German transport authorities have found evidence of an emissions cheat device in a diesel Fiat 500X crossover, further fuelling claims that Fiat Chrysler has tried to skirt emissions laws in the EU.
French authorities have also accused FCA of attempting to employ an emissions cheat device in diesel vehicles in the country, but the automaker has denied the allegations. This latest accusation claims a diesel 500X shut off its exhaust gas treatment system after 90 minutes of operation, while another shut it off after just 22 minutes. Seeing as the standard EU emissions tests lasts around 20 minutes, this would suggest a device is being used to time the treatment system shut-off.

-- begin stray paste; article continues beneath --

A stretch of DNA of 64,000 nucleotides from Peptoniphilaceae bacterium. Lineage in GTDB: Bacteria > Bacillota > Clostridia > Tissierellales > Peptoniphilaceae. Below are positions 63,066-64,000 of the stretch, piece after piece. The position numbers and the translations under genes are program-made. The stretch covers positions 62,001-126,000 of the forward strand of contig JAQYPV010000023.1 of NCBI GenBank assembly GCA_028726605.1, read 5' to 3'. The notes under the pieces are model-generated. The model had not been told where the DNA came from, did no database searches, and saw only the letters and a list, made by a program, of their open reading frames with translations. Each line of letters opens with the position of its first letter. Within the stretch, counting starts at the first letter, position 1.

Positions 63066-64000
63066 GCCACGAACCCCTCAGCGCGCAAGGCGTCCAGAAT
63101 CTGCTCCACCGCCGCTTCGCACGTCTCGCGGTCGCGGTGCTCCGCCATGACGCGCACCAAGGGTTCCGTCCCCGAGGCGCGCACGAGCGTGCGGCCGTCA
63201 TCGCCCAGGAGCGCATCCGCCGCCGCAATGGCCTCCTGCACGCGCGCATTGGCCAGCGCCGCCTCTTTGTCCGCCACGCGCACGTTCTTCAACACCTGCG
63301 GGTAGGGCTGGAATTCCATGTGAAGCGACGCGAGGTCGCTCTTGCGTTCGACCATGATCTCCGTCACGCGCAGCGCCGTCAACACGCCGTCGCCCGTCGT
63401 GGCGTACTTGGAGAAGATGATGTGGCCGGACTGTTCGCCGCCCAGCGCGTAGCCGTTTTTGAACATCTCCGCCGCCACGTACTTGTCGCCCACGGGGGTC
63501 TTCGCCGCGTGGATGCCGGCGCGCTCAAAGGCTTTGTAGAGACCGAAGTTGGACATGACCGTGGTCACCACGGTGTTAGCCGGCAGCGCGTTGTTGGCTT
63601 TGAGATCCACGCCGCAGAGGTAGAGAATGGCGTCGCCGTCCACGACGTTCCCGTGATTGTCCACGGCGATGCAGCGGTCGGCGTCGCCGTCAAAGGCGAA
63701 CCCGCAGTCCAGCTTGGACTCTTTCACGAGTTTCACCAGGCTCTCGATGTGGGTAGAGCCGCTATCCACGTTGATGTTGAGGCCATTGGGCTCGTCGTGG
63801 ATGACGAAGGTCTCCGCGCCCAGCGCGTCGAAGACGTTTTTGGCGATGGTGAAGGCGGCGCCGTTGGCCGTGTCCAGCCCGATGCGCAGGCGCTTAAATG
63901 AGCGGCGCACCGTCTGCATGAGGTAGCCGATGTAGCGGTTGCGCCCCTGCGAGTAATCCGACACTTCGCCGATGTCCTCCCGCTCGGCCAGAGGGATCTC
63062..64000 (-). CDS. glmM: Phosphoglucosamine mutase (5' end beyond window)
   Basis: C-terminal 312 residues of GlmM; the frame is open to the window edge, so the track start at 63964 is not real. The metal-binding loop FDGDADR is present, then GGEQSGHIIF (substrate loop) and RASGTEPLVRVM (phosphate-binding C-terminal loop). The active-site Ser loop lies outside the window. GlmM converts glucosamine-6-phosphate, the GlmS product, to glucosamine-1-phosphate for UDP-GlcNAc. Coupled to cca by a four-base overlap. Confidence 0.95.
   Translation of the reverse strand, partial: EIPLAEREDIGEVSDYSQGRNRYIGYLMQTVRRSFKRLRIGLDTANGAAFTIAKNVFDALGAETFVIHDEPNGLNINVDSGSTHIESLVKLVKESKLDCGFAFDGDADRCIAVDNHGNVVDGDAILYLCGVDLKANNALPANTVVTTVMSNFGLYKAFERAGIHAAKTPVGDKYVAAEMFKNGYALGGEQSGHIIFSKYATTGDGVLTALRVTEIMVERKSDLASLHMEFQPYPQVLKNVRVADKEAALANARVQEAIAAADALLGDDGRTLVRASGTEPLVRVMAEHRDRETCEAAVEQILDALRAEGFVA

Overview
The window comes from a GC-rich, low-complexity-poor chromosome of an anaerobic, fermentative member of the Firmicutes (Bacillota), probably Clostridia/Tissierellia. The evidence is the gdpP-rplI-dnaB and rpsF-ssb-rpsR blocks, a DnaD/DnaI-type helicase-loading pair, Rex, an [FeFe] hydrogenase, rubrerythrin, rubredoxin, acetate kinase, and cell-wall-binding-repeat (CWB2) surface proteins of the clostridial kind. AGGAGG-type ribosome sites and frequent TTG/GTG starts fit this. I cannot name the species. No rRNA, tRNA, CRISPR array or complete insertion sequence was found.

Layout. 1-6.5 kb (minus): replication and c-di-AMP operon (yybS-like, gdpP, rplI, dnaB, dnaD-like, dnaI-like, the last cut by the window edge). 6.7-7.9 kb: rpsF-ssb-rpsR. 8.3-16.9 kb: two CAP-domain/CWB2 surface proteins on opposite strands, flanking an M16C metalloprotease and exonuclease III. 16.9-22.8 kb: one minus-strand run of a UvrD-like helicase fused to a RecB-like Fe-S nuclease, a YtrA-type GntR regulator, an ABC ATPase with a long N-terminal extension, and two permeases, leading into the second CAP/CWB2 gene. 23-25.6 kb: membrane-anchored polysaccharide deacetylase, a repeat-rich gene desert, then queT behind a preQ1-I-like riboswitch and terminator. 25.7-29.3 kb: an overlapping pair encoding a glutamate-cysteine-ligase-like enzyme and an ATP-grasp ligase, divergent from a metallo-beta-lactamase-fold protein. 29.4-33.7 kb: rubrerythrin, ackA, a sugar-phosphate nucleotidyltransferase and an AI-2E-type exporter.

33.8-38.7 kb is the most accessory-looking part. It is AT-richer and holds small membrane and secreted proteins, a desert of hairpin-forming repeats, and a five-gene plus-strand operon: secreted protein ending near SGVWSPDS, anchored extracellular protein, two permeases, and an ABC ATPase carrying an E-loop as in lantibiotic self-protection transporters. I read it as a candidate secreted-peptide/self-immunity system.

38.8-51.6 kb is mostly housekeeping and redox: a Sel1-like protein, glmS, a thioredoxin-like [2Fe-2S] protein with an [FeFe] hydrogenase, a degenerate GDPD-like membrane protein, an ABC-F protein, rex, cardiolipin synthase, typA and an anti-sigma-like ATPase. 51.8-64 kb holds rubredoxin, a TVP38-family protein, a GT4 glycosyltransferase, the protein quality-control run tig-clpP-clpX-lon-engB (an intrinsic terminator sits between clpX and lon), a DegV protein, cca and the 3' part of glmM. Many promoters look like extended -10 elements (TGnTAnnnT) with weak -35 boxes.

A spokesperson for FCA said they could not provide comment on the new findings as they have never seen the supposed documents that allege its transgression.
“We are not in a position to comment on the validity or accuracy of supposed KBA (German transport authority) internal documents or on purported emissions tests that we have never seen,” a FCA spokesperson told Reuters in a statement.
FCA is also under investigation in the United States for using a cheat device in vehicles equipped with its 3.0-liter EcoDiesel V6 engine. The Environmental Protection Agency found evidence that those cars would go into an less eco-friendly mode when travelling at high speeds or under long periods of operation. The automaker denies the allegations and is hoping to have EcoDiesel-equipped vehicles certified for the 2017 model year shortly.
Via The Drive